“All too often, gig economy workers have found themselves in a situation that looks and feels like an employment relationship. However, existing mechanisms to determine one’s work status — such as courts and tribunals — are often slow, costly and inaccessible,” the Victorian government said.

The inquiry, launched back in September 2018, specifically examined the treatment of workers and how they were remunerated. Chaired by former Fair Work Ombudsman, Natalie James, the inquiry was commissioned by the Victorian government following widespread concern over the wages and conditions offered to workers in the gig economy.  

Since the end of last year, the New South Wales government has also been investigating whether changes are needed within the gig economy. The investigation was prompted after a series of fatalities that involved food delivery riders occurred over a three-month period.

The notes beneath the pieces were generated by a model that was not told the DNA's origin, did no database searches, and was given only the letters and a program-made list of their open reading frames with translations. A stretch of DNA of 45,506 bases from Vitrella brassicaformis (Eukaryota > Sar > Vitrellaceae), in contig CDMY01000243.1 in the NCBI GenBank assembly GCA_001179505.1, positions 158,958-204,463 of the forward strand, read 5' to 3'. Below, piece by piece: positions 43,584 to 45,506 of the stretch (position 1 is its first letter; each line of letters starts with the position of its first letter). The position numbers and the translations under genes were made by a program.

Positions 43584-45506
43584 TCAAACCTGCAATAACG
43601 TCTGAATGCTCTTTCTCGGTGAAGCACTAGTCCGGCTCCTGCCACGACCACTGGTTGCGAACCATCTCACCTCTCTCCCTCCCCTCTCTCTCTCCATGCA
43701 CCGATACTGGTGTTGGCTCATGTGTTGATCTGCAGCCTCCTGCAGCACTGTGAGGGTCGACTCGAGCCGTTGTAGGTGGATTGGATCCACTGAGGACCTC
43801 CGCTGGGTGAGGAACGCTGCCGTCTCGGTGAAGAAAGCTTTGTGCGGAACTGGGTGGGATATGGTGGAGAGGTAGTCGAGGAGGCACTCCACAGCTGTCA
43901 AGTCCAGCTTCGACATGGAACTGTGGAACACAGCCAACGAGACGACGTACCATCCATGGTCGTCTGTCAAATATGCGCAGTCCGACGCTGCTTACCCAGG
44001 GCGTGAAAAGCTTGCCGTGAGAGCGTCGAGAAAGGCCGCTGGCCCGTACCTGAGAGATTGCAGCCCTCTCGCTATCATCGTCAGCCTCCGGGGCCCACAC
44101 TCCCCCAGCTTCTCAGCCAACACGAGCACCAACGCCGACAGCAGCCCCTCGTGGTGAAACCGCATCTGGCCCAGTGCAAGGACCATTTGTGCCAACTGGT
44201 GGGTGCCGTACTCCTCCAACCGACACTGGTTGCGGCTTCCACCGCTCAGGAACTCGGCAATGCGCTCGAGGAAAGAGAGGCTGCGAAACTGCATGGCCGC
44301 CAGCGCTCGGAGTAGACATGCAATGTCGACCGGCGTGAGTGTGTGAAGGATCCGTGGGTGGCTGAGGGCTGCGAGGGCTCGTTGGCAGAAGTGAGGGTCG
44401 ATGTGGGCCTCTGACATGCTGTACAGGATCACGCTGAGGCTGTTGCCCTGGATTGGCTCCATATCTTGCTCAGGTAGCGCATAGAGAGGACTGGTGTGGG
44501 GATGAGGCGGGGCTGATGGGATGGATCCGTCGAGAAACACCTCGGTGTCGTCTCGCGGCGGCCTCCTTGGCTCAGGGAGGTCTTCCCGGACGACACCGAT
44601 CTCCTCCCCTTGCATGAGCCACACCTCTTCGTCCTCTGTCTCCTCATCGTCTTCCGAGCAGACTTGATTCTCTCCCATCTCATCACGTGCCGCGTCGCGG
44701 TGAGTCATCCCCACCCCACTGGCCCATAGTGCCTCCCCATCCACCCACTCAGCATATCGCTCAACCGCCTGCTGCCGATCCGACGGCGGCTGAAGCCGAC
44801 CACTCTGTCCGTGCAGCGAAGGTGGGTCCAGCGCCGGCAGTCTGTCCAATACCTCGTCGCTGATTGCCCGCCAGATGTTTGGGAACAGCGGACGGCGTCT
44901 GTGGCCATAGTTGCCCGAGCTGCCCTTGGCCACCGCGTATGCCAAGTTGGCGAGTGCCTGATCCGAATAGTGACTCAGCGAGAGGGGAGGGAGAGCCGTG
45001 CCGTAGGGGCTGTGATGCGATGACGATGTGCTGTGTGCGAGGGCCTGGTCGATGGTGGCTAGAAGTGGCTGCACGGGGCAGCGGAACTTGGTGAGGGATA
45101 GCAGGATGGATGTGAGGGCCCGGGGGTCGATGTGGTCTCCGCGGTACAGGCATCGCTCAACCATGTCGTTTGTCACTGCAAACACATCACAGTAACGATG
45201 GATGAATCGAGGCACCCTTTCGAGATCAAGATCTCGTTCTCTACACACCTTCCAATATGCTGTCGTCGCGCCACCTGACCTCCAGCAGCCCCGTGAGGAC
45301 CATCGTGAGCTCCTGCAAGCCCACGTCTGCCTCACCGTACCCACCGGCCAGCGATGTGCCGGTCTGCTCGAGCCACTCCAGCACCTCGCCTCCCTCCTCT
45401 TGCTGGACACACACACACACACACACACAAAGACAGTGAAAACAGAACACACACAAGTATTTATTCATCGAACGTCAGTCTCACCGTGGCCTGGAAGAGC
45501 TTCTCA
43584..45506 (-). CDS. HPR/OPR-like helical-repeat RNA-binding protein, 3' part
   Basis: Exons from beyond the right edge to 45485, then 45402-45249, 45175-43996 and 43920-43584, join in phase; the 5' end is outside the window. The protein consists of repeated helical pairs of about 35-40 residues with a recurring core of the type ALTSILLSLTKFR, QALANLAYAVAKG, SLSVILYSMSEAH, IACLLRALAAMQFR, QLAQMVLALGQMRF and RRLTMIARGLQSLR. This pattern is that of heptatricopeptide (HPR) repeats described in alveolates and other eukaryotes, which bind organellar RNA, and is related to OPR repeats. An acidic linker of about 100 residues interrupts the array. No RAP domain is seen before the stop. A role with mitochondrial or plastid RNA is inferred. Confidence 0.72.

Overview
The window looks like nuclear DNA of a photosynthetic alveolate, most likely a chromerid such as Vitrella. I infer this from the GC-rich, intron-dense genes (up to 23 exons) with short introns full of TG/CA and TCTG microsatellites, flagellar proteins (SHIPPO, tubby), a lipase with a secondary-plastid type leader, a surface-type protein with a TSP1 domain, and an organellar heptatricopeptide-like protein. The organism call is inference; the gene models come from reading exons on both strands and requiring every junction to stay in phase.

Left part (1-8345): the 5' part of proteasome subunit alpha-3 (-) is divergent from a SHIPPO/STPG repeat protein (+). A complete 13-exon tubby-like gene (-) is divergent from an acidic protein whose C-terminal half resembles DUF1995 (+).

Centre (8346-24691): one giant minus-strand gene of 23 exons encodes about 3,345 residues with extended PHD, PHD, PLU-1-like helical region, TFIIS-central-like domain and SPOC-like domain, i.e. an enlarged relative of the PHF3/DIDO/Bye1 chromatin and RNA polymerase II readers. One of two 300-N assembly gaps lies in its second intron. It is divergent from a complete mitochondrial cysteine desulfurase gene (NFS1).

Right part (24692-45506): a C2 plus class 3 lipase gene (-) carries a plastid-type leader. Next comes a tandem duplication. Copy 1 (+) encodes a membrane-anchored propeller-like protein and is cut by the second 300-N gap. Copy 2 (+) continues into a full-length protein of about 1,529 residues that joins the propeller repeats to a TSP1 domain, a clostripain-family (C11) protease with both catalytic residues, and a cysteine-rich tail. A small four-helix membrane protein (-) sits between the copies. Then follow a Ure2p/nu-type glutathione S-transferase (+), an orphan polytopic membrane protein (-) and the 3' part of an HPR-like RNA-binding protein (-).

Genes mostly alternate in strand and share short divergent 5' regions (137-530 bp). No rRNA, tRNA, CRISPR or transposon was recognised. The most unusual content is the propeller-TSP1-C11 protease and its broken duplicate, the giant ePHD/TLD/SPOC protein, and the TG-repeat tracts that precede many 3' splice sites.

On the platform side, Menulog announced last month it would trial an employment model, and give its couriers access to insurance cover, fair pay, leave entitlements, and superannuation as part of efforts to “enhance the life standards of couriers”.

At the same time, other gig economy platforms, like Uber, have continued to deny having an employer-employee relationship with their drivers. Uber is currently facing a Federal Court appeal from a former delivery worker who alleges they were unfairly sacked and should be classified as an employee. 

Victorian courts receive AU$210 million package to expand IT and digital upgrades

Victoria’s legal system will receive a combined AU$210 million funding boost to help drive down its COVID-19 backlog and expand IT and digital upgrades.

Of that package, which is part of next week’s state budget, AU$34.8 million will be used to provide extra court resources, such as new case management programs, expanded online services, the appointment of additional judicial officers, court support staff, and remote-hearing services.